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Tribes to re-introduce antelope to area

 

Antelope will be introduced to the southwest corner of the reservation.

A wildlife team from the Colville Tribes' Fish and Wildlife (CTFW) Department will head to Nevada this coming January to assist with capture efforts of up to 100 pronghorn antelope. The animals will be released near the Tumwater Basin and White Lakes Mitigation Areas, on the southwest corner of the Colville Indian Reservation.

"Our staff will work with the Nevada Department of Wildlife," said Richard Whitney, wildlife manager. "We will utilize an aerial capture company from Nevada to round up and corral the pronghorn groups into a capture area. From there, the ground crews will move them to a processing area."

Once in the processing area, each animal will receive shots and veterinarian check-ups, have blood drawn for disease testing, and get GPS collars attached (to aid in monitoring efforts); other basic info will also be gathered. After they are processed, the pronghorn will be loaded into livestock trailers. Wildlife officials say the release should happen within 24 hours after being captured.

The wildlife management areas where the animals will be released were purchased by the Colville Tribal Wildlife Mitigation Project, and are primarily managed for the benefit of wildlife and their habitats. These parcels of land were purchased using funding supplied by Bonneville Power Administration to offset a portion of their wildlife mitigation obligation for Grand Coulee and Chief Joseph hydropower projects.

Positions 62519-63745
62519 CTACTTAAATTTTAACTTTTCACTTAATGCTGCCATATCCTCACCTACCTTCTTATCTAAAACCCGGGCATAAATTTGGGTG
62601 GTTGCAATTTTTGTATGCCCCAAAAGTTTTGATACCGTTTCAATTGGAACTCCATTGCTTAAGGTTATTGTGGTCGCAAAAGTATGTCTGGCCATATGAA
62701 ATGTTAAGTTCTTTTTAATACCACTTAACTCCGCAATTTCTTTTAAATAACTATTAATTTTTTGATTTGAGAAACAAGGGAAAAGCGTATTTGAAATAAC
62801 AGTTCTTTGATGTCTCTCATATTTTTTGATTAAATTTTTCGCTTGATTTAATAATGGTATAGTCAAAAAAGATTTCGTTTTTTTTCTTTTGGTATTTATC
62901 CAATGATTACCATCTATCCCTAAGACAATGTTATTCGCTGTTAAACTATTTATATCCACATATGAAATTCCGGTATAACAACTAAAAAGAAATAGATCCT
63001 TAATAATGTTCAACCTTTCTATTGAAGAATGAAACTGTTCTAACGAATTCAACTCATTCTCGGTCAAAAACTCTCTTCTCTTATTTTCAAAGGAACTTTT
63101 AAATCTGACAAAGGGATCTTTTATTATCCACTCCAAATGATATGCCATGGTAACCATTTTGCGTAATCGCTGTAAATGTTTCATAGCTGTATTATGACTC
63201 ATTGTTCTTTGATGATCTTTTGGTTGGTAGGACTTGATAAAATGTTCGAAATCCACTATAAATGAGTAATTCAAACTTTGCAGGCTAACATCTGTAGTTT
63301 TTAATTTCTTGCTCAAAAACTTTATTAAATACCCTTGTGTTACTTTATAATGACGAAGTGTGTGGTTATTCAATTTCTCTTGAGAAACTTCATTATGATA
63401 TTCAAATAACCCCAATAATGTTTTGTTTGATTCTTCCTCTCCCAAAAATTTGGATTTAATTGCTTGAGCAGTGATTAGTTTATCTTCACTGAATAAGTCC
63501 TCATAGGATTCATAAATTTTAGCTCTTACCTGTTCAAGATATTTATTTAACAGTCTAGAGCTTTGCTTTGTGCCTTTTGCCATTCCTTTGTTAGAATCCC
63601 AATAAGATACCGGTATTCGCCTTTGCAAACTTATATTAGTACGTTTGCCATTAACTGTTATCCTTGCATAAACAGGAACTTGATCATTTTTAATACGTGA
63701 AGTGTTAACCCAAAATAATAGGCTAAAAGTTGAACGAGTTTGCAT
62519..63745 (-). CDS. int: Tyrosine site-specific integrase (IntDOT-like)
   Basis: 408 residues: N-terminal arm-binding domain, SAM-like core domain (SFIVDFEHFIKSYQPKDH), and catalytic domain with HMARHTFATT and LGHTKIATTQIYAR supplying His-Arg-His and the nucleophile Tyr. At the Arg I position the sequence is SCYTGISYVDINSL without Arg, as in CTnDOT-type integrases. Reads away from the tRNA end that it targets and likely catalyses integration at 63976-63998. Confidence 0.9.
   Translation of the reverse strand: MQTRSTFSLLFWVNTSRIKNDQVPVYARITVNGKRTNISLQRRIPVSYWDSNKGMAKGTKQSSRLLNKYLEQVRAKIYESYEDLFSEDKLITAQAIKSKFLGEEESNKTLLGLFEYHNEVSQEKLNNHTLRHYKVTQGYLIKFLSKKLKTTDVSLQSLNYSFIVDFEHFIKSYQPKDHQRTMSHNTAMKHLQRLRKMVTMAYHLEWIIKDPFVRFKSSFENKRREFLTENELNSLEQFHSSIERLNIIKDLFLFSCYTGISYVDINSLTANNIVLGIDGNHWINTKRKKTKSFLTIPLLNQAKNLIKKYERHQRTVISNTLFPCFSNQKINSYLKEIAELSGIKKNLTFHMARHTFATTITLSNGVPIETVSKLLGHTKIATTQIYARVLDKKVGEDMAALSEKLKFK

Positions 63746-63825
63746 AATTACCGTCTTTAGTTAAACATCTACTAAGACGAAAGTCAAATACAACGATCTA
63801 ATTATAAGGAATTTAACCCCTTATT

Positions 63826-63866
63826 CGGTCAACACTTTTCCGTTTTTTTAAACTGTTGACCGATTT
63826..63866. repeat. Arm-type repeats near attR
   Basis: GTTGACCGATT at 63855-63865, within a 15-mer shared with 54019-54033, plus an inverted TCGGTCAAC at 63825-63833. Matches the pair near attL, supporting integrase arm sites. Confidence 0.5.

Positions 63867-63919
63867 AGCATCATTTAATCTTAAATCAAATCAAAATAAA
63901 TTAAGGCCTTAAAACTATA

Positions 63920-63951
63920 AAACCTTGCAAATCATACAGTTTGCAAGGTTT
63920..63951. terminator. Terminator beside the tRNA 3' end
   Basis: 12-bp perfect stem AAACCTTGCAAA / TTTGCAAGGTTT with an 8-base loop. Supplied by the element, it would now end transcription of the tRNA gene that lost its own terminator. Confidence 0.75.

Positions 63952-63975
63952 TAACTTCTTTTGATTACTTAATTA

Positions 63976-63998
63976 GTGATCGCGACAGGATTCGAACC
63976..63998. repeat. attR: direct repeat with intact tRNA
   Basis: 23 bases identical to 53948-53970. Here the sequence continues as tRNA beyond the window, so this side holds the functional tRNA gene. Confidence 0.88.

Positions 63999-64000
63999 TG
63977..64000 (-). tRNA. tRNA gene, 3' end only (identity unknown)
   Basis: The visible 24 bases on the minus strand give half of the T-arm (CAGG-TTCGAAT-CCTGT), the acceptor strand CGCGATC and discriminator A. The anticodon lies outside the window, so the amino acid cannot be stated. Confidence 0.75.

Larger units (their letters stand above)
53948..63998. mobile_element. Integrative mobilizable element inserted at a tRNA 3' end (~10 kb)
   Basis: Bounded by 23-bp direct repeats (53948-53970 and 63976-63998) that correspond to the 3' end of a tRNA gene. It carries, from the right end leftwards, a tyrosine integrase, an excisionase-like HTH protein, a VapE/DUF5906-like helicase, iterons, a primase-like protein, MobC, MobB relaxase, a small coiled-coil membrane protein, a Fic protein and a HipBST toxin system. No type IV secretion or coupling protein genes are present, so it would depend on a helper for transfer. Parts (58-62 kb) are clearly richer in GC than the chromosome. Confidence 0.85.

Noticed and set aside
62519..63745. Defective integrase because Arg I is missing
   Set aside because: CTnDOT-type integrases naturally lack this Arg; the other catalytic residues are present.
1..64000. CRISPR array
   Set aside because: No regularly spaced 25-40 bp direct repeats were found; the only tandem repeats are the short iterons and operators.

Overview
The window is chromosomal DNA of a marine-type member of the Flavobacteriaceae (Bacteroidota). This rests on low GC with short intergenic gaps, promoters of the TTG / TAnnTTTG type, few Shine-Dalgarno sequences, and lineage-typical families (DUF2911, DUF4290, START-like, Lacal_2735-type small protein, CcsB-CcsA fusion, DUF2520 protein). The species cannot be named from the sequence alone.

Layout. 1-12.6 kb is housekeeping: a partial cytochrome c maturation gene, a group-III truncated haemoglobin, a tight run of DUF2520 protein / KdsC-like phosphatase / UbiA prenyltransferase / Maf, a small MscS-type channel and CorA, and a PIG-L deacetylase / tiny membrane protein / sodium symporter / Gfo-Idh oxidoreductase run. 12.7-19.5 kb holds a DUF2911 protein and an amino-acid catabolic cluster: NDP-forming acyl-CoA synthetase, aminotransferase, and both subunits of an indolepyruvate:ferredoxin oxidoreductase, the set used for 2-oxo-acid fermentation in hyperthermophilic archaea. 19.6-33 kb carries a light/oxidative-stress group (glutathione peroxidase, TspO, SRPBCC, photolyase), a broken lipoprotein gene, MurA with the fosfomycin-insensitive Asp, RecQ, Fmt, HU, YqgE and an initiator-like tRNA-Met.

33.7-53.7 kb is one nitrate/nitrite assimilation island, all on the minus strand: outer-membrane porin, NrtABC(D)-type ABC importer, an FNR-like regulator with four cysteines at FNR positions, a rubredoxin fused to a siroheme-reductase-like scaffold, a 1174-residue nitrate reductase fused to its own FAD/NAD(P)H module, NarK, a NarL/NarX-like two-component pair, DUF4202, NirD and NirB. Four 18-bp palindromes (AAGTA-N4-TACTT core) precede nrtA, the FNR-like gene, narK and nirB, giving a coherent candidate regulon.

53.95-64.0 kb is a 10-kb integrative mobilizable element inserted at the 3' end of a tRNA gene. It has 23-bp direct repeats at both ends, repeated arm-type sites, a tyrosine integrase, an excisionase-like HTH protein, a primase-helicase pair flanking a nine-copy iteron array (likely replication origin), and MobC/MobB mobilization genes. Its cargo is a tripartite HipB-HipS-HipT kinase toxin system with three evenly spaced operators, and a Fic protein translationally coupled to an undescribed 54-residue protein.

A pronghorn antelope

Wildlife staff have protected these lands from livestock, conducted planting and seeding efforts, removed unneeded fencing and made existing fencing more wildlife-friendly by removing the bottom wire and using smooth wire so pronghorn can go under fences without injury.

"There is enough native habitat on the plateau to support them," said Whitney. "We chose to move forward with the reintroduction at this time since a primary goal of the wildlife program is to restore native and desired non-native species to the Colville Reservation. Pronghorn are a native species to the homelands of our people. Since they have been extirpated from Wash., our tribal members have had to go to other states in order to utilize these animals for subsistence."

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